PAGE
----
By Gideon Long
LONDON - An Iranian exile group said on Wednesday Iran had taken steps to "sanitize" a military plant where it said Tehran had been making bomb-grade uranium for use in nuclear weapons.
Iran denies it is trying to make an atomic bomb, saying its nuclear ambitions are purely peaceful to generate electricity.
The National Council of Resistance of Iran (NCRI), which has given accurate information on Tehran's nuclear sites in the past, said the government began to remove sensitive material from the Lavizan plant after the NCRI publicized details of activity there last Wednesday.
The NCRI said Revolutionary Guards surrounded the plant within hours, closed it to traffic and stopped all staff from leaving.
"(Iranian officials) began to sanitize the site and remove sensitive documents, equipment and materials," a spokesman for the NCRI told a news conference in London.
"During the night, truck movements in and out of the site were reported."
The NCRI, which cited well-placed but disillusioned people within government as its source, accused Tehran last week of using advanced lasers and centrifuges to enrich uranium secretly at Lavizan, in Tehran, and at Parchin, 30 km from the capital.
It said Iran was lying to the United Nations nuclear watchdog about the covert program.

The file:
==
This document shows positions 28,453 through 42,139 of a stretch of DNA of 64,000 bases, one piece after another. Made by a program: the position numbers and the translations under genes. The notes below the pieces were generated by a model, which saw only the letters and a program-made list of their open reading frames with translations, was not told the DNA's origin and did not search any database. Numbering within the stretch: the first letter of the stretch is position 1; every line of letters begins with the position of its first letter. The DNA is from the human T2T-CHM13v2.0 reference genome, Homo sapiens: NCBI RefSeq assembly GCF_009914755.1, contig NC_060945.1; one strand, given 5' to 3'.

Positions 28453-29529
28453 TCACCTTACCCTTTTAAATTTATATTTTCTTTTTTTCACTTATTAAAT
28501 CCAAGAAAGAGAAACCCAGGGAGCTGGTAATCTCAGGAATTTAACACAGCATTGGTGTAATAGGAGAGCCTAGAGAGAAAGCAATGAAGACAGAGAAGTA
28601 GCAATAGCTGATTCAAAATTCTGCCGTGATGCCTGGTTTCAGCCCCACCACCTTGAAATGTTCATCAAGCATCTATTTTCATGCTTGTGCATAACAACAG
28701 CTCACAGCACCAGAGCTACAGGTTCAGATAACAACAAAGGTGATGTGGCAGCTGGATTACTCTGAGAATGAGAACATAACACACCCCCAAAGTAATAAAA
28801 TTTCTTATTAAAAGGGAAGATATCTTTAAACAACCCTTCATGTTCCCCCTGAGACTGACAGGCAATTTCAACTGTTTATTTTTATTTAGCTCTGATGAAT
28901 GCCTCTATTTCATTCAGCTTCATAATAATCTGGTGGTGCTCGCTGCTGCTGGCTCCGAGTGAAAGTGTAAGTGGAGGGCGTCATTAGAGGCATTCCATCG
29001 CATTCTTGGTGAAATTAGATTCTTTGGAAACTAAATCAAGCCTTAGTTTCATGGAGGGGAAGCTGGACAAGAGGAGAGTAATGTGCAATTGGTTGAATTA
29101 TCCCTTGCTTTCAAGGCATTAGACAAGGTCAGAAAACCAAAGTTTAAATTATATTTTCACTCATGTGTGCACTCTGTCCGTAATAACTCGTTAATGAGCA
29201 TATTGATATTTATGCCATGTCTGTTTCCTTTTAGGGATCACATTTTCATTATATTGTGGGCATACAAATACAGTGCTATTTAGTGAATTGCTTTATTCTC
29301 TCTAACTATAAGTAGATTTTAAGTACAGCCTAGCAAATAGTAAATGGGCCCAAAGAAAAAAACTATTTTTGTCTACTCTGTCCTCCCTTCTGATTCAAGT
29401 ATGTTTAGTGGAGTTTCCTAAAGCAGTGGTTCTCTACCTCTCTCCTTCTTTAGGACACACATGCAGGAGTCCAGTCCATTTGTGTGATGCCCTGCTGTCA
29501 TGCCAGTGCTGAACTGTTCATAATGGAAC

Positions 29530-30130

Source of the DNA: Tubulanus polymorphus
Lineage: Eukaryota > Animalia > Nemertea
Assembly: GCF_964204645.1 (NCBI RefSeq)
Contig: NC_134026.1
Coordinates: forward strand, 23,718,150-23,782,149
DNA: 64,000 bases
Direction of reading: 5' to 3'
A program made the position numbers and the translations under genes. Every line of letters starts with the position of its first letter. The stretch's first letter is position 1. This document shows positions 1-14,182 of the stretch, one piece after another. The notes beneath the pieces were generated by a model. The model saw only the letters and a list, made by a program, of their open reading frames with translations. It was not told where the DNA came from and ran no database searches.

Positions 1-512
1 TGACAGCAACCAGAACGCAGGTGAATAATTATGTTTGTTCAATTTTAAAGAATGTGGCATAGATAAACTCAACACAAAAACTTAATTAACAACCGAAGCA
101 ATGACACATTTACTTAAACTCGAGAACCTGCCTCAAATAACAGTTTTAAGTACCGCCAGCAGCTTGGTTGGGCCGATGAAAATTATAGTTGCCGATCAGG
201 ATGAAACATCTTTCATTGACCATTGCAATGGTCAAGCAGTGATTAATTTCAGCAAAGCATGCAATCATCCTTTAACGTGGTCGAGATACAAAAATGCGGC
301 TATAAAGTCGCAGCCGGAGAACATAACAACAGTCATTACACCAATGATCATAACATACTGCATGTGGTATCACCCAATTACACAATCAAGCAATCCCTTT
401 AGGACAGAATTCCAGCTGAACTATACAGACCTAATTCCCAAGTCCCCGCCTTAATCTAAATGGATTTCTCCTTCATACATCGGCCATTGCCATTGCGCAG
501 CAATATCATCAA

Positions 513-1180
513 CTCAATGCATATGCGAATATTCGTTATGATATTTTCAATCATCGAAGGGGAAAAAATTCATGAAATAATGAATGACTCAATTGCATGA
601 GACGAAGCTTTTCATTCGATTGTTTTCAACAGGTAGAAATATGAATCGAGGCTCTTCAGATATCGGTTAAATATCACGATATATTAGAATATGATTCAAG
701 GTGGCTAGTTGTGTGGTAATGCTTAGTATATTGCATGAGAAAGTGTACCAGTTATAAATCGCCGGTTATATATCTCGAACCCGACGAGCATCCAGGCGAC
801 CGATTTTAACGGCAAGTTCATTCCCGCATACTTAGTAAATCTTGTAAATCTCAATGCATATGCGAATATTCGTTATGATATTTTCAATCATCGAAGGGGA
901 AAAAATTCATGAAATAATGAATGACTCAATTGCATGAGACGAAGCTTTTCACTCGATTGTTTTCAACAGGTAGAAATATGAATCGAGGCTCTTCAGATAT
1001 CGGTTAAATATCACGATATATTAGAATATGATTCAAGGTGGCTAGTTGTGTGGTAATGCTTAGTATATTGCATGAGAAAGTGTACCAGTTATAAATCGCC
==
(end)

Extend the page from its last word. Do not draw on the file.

Tehran dismissed those accusations as a "well-timed lie."
Diplomats in Vienna also expressed skepticism about the fact that the NCRI always holds news conferences with what it says are new revelations whenever the U.N. nuclear watchdog meets. The agency's board meets on Thursday to discuss Iran.
On Monday, International Atomic Energy Agency (IAEA) chief Mohamed ElBaradei said his inspectors would only follow up "credible information" and that his experts were trying to determine whether the new NCRI claims were credible.
The NCRI called on IAEA to inspect the facilities before Tehran had a chance to strip them clean.
Iran has been accused by the United States, which branded it part of an "axis of evil" along with North Korea and pre-war Iraq, of using its nuclear power program as a front to build a bomb. Tehran rejects the claim.
Tehran promised the European Union last week it would suspend its entire uranium enrichment program and all related activities in a bid to avoid a report to the U.N. Security Council for possible sanctions.
The suspension took effect on Monday.
Western diplomats say Iran, which has vowed never to dismantle its nuclear program entirely, has asked the EU for permission to continue conducting "research and development" with centrifuges during the freeze.
The EU has refused the request, the diplomats said.